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Morbidity and Mortality Weekly Report

1. State Medicaid Coverage for Tobacco-Dependence Treatments – United States, 2007

Press Contact: Sara McMenamin, PhD, Director of Research, Center for Health and Public Policy Studies
University of California, Berkeley
(510) 643-8524

Medicaid programs should remove barriers to accessing treatments and provide consistent coverage for all Medicaid recipients regardless of their enrollment status. In addition, to reduce smoking rates among low-income populations and meet the 2010 national health goals of expanding coverage of tobacco-dependence treatments to all 51 Medicaid programs, medication and counseling could be included in the federally mandated core Medicaid insurance package.  In the United States, smoking rates among low-income adults enrolled in Medicaid programs are much higher than the general population (33 percent vs.19 percent). Yet, in 2007, only six states provided the recommended full coverage of all tobacco-dependence treatments (FDA-approved medications and counseling) to help smokers quit. Medicaid coverage varied widely among states and among enrollees within the same program. Of all 51 Medicaid programs, 43 programs covered at least one tobacco-dependence treatment, while two programs (Arizona and Washington) offered coverage only to pregnant women. Nearly all, or 41, programs placed restrictions on receiving coverage such as requiring copayments and limiting the number of treatments.

2. Human Vaccinia Infection After Contact with a Raccoon Rabies Vaccine Bait – Pennsylvania, 2009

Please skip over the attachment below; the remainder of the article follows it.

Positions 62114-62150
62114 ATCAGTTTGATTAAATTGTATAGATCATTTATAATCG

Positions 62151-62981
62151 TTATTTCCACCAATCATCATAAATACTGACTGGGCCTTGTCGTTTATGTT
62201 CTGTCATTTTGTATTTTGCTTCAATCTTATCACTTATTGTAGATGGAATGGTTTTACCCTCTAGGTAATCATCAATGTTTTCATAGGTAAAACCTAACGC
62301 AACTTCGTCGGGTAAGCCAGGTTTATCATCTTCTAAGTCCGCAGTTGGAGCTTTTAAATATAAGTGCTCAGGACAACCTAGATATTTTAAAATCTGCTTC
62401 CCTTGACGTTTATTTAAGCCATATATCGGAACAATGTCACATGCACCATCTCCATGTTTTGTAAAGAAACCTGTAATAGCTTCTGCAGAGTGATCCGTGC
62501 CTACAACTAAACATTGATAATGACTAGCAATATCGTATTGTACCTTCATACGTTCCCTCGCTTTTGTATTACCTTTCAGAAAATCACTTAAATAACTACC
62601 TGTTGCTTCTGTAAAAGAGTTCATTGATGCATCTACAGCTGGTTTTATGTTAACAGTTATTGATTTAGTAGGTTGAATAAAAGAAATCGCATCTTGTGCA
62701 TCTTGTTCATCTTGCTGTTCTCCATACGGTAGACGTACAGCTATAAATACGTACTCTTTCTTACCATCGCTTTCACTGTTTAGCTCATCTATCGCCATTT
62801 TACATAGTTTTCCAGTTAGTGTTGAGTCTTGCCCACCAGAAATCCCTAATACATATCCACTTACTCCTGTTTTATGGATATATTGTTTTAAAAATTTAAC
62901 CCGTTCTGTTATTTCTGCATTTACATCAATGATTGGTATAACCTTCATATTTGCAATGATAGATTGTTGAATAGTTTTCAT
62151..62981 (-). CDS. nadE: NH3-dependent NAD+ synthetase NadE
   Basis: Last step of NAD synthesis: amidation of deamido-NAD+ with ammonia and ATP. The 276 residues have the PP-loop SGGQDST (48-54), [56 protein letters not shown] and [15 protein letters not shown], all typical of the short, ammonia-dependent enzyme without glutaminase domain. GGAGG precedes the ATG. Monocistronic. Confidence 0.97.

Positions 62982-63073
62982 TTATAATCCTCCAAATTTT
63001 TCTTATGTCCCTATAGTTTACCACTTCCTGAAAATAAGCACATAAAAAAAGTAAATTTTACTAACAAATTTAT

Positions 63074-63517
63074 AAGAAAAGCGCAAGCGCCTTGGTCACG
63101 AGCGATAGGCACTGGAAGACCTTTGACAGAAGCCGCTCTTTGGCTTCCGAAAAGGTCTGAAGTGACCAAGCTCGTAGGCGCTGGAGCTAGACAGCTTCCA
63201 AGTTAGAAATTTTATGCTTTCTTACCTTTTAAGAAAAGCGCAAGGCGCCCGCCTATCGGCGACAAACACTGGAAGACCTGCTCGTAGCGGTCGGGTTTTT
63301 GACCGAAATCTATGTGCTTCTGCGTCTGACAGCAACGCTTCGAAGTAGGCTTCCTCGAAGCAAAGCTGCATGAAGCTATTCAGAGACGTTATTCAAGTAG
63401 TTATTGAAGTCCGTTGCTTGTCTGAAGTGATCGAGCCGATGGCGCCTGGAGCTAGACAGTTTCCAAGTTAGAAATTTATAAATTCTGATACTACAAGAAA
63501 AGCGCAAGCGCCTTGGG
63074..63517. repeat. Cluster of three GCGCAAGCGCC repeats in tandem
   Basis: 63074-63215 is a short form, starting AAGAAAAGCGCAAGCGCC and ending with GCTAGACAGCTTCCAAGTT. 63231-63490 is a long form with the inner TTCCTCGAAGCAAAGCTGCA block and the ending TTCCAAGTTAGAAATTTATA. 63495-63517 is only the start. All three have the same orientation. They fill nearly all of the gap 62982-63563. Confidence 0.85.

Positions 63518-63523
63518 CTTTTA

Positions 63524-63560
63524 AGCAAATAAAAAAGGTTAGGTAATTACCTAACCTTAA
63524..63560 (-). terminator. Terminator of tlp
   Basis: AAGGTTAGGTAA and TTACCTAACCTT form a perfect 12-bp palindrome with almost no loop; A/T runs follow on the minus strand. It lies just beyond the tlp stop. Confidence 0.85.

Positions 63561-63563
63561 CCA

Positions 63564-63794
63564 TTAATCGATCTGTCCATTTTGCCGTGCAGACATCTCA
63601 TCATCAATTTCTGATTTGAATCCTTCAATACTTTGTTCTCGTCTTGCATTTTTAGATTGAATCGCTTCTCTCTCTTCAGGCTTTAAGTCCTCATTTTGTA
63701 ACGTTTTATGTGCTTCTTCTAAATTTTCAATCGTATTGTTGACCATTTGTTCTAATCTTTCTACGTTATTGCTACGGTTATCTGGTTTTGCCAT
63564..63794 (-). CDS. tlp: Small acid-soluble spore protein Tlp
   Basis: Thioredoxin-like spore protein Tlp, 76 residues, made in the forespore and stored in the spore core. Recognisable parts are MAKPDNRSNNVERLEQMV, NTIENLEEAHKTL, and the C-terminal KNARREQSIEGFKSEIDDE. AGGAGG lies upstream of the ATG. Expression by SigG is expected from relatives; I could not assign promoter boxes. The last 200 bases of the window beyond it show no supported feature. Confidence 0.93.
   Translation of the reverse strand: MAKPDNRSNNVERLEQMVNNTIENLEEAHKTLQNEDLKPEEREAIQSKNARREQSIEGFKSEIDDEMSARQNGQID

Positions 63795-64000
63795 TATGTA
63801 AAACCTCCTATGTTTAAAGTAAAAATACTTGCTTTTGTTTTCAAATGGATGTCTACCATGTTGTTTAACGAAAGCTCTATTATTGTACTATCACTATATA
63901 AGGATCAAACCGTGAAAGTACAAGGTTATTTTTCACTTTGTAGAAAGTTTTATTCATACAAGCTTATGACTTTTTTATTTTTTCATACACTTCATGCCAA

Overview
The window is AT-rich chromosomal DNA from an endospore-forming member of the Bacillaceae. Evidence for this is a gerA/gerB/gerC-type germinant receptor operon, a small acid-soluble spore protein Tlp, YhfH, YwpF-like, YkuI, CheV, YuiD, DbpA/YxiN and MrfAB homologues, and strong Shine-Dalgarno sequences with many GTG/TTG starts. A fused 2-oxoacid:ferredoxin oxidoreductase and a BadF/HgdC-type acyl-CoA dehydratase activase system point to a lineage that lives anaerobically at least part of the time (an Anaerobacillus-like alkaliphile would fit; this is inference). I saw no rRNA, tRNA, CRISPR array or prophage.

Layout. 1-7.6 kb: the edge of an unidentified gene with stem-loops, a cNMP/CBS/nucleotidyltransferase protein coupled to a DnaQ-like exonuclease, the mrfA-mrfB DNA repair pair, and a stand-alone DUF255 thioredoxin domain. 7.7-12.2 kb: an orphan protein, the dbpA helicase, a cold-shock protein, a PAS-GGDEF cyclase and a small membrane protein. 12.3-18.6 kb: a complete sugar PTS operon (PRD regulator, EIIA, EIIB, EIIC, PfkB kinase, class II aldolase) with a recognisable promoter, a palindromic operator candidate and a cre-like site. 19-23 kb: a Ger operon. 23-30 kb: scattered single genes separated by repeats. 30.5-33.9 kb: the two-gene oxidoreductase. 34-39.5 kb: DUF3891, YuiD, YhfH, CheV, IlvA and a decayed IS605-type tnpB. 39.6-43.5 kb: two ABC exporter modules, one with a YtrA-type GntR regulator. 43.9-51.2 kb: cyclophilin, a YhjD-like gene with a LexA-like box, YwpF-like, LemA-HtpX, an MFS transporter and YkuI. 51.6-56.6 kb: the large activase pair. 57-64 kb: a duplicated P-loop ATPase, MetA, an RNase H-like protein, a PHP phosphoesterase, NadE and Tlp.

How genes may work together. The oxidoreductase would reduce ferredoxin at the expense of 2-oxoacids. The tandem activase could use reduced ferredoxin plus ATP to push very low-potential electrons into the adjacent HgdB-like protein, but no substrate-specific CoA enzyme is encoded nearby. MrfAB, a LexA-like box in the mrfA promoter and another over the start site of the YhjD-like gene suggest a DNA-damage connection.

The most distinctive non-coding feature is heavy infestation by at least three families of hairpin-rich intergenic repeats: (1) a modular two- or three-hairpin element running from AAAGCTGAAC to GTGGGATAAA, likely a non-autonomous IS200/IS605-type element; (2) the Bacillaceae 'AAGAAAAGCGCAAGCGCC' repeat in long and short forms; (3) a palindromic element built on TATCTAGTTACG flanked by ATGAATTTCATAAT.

Press Contact: Christopher Cox
Division of Media Relations           
(404) 271-7133

Dog owners should not attempt to remove baits from a dog’s mouth. Gloves or plastic bags should be used to pick up and examine baits if necessary and additional baits that might be picked up by dogs or other pets should be removed from the immediate area. Individuals who are concerned that they might have been exposed to oral rabies vaccine from a ruptured bait should call the phone number written on the bait or call their local health department.  Vaccination of raccoons (and other wildlife) for rabies is accomplished in the United States using a live, oral vaccine.  The vaccine is distributed in baits, which are ingested by raccoons.  Vaccinia virus is the live component in the oral rabies vaccine. In August 2009, shortly after initiation of the autumn baiting campaign in western Pennsylvania, a woman developed multiple vaccinia virus lesions on her hand approximately five days after coming into contact with the oral rabies vaccine.  Liquid vaccine had dripped onto her skin from a punctured bait that she had retrieved from her dog.  The woman, who had been taking immune suppressive medications to treat inflammatory bowel disorder, was treated with vaccinia immunoglobulin and an investigational anti-viral agent.

3. Human Rabies – Missouri, 2008

Press Contact: Christopher Cox
Division of Media Relations           
(404) 271-7133

Any bat or wild terrestrial carnivore implicated in a possible rabies exposure should be promptly tested for rabies, and persons possibly exposed through bites from bats and other wildlife should promptly seek medical attention.  Although cases of human rabies in the United States have sharply declined in the last fifty years due to successful animal vaccination campaigns, approximately 40,000 people every year receive vaccination due to potential rabies exposure. Primarily transmitted through the bite of an infected animal, rabies kills nearly 100 percent of all people who contract the virus. Despite its high fatality, rabies is preventable through the timely administration of rabies post exposure prophylaxis (PEP) — a regimen composed of rabies immune globulin and a series of multiple vaccine injections. In the United States, bat exposures are the leading cause of human rabies. In November 2008, a 55 year-old man died from rabies after failing to seek rabies PEP following a bat bite. Low risk perception may have contributed to this unfortunate lapse in rabies prevention.

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U.S. DEPARTMENT OF HEALTH AND HUMAN SERVICES

  • Historical Document: November 5, 2009
  • Content source: Office of Enterprise Communication
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